I do agree that an SSD is the best performance upgrade for a PC, however the price is still way too high and unfortunately it doesn't look like it will be dropping soon. That said, I know I will have one/three soon ! Good job.Quote

04-12-2009, 04:33:19

damn tempting for Red October Mk2... really want something a bit bigger, but £130 for a fast as hell drive is tempting, and I imagine 64gb is enough for Windows 7 and a handful of games... damn you, I want this now!

Still, those write speeds are very impressive, anyone know how much the 128Gb model costs?Quote

07-12-2009, 06:14:27

Mr. Smith
Nice review VB of a decent budget drive, it would deffo make a nice boot drive

I'm managing to resist buying anything until the new year becasue I think once the sata3 ssd's arrive the sata2 tech should drop in price.Quote

07-12-2009, 08:54:36

going on for £120... is that the same drive?

Cause if it is I might just buy one, or get Santa to get me oneQuote

07-12-2009, 10:33:45

Mr. Smith
Originally Posted by name='GavX'
going on for £120... is that the same drive?

Cause if it is I might just buy one, or get Santa to get me one
I don't think it is... The reviewed drive is the V+... That is the V and it looks slower...Quote

07-12-2009, 16:59:18

Where are you seeing it for £130?Quote

09-12-2009, 23:50:09

Great review.

All we really need now is for another company to undercut Kingston by £20 and the cycle of sanity can continue.

I do agree that the pricing of this is 'good' in comparison with it's fellow suspects, but on the whole, whilst also considering the traditional drive it's reviewed against, I strongly disagree with the 9 rating in the price category. I personally think ssds should start with a '5' rating handicap on general principle.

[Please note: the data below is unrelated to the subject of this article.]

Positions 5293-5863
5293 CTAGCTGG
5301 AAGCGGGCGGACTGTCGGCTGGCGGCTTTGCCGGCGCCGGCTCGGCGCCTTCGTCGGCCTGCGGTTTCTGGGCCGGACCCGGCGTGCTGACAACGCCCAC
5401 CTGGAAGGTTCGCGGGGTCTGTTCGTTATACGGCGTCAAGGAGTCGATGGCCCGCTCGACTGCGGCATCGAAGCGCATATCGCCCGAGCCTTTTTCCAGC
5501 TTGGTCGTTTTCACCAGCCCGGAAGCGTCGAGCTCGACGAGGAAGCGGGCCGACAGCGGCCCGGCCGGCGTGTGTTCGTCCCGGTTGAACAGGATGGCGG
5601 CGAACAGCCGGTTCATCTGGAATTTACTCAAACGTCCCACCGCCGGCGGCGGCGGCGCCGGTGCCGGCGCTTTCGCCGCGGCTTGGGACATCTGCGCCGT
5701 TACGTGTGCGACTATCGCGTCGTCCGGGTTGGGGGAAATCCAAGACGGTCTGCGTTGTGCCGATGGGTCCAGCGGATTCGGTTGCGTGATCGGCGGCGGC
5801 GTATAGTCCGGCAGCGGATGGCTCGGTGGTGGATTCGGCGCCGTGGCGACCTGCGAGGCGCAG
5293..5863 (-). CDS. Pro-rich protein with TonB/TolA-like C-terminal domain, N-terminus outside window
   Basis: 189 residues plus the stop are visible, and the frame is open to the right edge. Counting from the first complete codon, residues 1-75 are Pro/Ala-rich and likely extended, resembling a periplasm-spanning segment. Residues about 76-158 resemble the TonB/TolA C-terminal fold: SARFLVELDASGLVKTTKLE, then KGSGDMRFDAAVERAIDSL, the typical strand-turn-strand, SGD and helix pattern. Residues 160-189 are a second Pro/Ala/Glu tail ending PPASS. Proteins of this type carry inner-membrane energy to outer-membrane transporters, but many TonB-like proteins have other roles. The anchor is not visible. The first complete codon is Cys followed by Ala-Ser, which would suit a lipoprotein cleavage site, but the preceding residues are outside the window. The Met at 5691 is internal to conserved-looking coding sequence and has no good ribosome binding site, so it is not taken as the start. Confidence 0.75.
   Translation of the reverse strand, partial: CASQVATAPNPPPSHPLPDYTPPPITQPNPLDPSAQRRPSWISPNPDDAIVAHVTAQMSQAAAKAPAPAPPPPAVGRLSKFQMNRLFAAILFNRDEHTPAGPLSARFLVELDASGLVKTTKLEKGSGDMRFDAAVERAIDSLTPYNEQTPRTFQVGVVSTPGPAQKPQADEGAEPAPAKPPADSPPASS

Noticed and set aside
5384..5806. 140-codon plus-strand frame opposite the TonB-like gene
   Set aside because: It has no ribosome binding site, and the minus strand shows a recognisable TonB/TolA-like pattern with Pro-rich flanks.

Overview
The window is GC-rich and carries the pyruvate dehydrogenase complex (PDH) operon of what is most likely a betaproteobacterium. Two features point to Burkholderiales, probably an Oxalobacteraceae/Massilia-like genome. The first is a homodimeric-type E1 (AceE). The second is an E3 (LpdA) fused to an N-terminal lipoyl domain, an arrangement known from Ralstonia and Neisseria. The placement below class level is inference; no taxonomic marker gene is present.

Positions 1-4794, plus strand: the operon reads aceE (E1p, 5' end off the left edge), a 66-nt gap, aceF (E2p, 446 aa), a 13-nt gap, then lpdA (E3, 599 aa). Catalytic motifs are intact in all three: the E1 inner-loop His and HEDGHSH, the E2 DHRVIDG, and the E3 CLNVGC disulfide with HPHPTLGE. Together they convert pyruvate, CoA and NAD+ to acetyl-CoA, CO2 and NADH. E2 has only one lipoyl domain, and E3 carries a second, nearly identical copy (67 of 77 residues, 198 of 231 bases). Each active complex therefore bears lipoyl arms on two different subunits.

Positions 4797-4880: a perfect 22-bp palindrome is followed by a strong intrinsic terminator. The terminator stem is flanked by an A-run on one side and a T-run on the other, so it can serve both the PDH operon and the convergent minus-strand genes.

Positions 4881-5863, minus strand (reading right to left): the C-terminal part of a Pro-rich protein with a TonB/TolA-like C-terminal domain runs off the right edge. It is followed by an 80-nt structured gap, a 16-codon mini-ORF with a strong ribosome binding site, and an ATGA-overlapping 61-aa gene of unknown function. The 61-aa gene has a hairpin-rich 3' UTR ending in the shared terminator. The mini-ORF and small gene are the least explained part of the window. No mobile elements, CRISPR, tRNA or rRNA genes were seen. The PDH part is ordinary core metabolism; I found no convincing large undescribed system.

What does bother me is whilst it boots an OS nicely faster by some 10-15s usually, the files in consideration against the game loading are not a fair template for comparison. What I took from it is that forgiving 10-15s, the traditional harddrive is an awesome purchase, whilst ssds are what they are.

If a traditional harddrive comes out with a 128mb (or even 64mb) cache, the ssd drive will look pretty poor. This ofc will only happen with those manufacturers who don't make ssds.Quote

14-12-2009, 11:24:13

All scores for pricing within reviews are taken against similar products.

Otherwise the HD5970 should get 1 because you can get a X1950 for £20. Logical fallacy.Quote

14-12-2009, 11:37:29

That an@logy has never worked for me. I can't think of anything relevant to today that the X1950 could do better than the HD5970. Mode promote to an external tv whilst using mpclassic perhaps as the drivers are old enough and u could use an unupd8d xp.

Whereas the F1 can do what HDD's were designed for alot more than all but 1 (that I know of) single SSD can. And that's to store more pr0n, I mean data.Quote

14-12-2009, 14:00:23

It's not an analogy. It's pointing out that your argument is invalid.

HDDs are not priced comparably to SSDs, nor even are they in competition with them. The sole feature is that they both store data. Thusly HDDs are not taken into account when scoring the price.

Maybe the F1 can do what HDDs are designed to do. But in case you didn't notice this is an SSD review.Quote

14-12-2009, 14:14:08

Originally Posted by name='VonBlade'
It's not an analogy. It's pointing out that your argument is invalid.

HDDs are not priced comparably to SSDs, nor even are they in competition with them. The sole feature is that they both store data. Thusly HDDs are not taken into account when scoring the price.

Maybe the F1 can do what HDDs are designed to do. But in case you didn't notice this is an SSD review.
U need to look up what it means butt.

And u need to rethink - thinking that SSDs are not in competition with HDDs. They each have more than just the unique feature to store data.

If u also didn't notice, the F1 is used as a comparison more-or-less through-out the review.

Infact, what the fudge was the point in posting what u just posted ?Quote

14-12-2009, 14:21:36

It is very difficult to justify a price tag like that on what is essentially a 64gb hard drive. Sure it's priced well compared to the competition, but the competition is priced at laughable levels.

Good review all the same Quote

14-12-2009, 14:32:12

Anyone seen one in stock at any reputable re/e-tailer?Quote

07-01-2010, 16:56:42

me want!Quote